Yes, there are lawsuits. And there is an occasional big award. But there is little evidence that laws against discrimination are affecting market wages as whole. If we abolished those laws, there would probably be little impact on the average earnings of men vs. women, blacks vs. whites, etc.
Just to be clear, individuals discriminate. That’s why there are court cases. But the market as a whole doesn’t appear to discriminate.
What about employee benefits?
Employee benefits differ from firm to firm, but there are two main reasons why they exist at all: the tax law (which favors benefits over wages) and government mandates. Even so, economic theory says that benefits plus wages tend to equal the worker’s marginal product. Empirical studies bear that out. Employee benefits are not an addition to wages, they are a substitute for them. The substitution tends to be dollar for dollar.
Why does the theory so often seem to be wrong?
Professional sports is an industry where the marginal-product theory works really well. Not only the team owners but the entire world gets to view exactly what a player’s productivity is – week after week in season. And for those who really care, there are a raft of statistics about the players right at their fingertips. But even in sports, pay and productivity can diverge – as they do when a contract is signed in advance and a player performs better or worse than expected.
For most of us, however, our performance is not broadcast on TV. Other employers who are potential bidders for our services don’t get to observe how productive we are. Given imperfect information, it is easy to see why some workers might be overpaid or underpaid relative to their productivity – at least in the short run.
But remember the role of self-interest. It is in the self-interest of employers to find productive workers and pay them what they are worth. And it is in the interest of employees to seek out employment opportunities that pay them what they are worth. For the economy as a whole, this is what seems to happen.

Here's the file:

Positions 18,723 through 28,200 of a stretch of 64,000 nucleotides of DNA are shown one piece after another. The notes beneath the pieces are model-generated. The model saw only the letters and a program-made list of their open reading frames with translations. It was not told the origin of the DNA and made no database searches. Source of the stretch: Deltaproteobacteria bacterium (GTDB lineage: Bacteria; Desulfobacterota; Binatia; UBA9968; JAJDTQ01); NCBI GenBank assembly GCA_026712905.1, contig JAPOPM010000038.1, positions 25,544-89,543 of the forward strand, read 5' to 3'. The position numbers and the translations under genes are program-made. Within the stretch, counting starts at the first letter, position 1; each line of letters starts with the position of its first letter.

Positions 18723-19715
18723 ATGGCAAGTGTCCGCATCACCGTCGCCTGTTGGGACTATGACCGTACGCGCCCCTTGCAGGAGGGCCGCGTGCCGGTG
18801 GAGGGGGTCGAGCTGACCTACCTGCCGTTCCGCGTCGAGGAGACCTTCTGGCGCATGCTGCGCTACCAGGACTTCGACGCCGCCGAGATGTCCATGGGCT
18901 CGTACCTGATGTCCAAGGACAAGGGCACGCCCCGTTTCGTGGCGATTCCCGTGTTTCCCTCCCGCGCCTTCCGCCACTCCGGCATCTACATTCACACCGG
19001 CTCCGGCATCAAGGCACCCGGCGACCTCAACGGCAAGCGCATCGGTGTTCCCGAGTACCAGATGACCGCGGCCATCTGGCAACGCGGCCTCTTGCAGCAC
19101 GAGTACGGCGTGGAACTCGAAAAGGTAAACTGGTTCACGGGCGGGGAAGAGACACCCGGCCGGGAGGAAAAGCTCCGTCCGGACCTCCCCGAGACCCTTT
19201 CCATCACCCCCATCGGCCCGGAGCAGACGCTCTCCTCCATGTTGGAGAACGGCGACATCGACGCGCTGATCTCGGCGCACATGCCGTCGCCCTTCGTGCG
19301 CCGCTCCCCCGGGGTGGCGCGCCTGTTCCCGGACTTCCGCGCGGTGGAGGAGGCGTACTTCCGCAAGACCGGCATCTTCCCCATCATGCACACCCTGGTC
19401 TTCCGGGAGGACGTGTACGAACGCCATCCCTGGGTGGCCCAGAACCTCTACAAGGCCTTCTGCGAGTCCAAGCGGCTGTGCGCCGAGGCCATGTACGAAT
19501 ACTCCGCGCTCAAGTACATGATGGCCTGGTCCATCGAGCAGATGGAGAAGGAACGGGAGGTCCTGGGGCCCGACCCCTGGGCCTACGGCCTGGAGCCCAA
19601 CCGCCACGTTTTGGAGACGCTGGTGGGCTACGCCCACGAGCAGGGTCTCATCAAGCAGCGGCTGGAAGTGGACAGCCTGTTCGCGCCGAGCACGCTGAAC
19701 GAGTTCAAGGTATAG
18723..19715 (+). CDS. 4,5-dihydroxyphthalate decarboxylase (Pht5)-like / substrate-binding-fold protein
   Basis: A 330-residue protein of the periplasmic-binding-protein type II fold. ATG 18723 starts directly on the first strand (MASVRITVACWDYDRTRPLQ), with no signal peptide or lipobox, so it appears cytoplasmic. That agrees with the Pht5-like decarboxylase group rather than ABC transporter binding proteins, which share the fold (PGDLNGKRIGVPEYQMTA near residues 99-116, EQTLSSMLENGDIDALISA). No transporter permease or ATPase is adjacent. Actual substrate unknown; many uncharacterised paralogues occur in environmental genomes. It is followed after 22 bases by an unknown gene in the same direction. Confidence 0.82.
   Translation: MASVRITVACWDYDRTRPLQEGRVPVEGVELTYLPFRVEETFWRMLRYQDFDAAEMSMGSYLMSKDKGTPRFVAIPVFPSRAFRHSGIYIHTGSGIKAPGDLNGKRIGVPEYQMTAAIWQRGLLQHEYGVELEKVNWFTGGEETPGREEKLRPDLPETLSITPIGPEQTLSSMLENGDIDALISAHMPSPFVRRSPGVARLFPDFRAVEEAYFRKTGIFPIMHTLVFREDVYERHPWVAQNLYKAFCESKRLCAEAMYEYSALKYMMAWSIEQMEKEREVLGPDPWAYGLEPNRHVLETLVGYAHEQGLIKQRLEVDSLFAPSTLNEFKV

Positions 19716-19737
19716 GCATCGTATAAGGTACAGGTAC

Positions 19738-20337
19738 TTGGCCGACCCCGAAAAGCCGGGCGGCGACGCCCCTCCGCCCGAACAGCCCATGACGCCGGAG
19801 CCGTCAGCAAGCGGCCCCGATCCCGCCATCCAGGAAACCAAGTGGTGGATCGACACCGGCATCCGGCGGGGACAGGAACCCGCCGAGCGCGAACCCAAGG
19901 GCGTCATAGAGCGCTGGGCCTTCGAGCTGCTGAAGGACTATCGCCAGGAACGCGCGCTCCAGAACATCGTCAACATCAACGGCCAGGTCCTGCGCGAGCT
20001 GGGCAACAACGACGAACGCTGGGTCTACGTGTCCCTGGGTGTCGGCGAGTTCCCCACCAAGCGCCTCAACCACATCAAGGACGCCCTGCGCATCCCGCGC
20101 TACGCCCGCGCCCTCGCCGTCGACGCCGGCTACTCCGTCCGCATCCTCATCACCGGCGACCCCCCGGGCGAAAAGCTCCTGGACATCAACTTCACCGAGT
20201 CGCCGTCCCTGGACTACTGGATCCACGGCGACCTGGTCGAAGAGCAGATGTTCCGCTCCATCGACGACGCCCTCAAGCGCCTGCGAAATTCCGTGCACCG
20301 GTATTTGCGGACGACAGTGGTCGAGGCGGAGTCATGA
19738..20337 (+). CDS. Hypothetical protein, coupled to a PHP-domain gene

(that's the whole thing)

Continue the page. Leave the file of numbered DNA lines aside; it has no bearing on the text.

Is there a free lunch?
Most news reports and most editorials (including editorials by people who should know better, like Paul Krugman) suggest that government can intervene in the labor market and make everyone better off. They suggest that intervention can produce benefits for some at no cost to others (i.e., a free lunch).
Yet as noted, mandated employee benefits are paid for by the workers themselves in terms of lower wages. It appears that anti-discrimination laws have had virtually no effect on worker wages. Economic studies show that occupational safety regulations have had no real effect on worker safety. Of course, there are the social costs of bureaucratic salaries and lawyer fees – but that seems to be about it.
What about minimum wage laws? A $15 minimum wage will reduce employment by 1.3 million according to the CBO. In the process, employers will reduce nonwage benefits and further automate. The workers who get to keep their jobs will be more productive – using newly automated equipment. But this artificial result will close off job opportunities for teenagers who need access to the first rung of the ladder to succeed in life.
What is the future?
It’s a new world and workers will have to adapt. That will be easier if Congress removes some of the burdens and barriers created by unwise regulation.